Distributed manufacturing is most definitely evolving thanks in large part to innovations in the 3D printing world, and a company called Mebotics is looking to take things a step further with the Microfactory, an all-in-one machine that etches, 3D prints, and mills. The unit is small and light enough to rest on a tabletop or desk, and it’s also designed to run quietly and mess-free enough that it won’t disturb your downstairs neighbors or roommate while you’re working. The Microfactory has a fully-functional onboard computer complete with WiFi, USB, and Ethernet connections that allow for a variety of ways to control it (i.e., remotely) and input data and designs, and all of... Read more...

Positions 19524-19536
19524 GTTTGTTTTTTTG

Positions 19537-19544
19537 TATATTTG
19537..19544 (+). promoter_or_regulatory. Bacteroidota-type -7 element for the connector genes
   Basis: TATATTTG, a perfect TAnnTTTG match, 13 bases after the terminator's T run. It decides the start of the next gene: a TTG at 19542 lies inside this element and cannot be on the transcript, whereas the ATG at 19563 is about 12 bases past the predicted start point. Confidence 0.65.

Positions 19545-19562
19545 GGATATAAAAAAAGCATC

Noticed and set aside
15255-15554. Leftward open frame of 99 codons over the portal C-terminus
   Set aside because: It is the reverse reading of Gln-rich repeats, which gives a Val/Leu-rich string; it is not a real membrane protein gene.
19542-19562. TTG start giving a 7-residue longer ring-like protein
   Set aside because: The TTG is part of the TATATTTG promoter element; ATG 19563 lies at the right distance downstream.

Kickstarters seem to love smartwatches, and the latest one to emerge and quickly rack up thousands in crowdfunding is the Omate TrueSmart. At first blush it seems completely uncompelling to see yet another smartwatch crop up, but this one is a completely different take on the concept, which could set it apart from the numerous competitors on the market. The Omate TrueSmart is essentially a smartphone on your wrist; almost every other smartwatch venture, from other Kickstarter-backed projects such as the Pebble to impending designs from juggernauts Apple and Samsung, is more of a second screen for your smartphone. That’s all well and good--being able to leave your phone in your pocket and... Read more...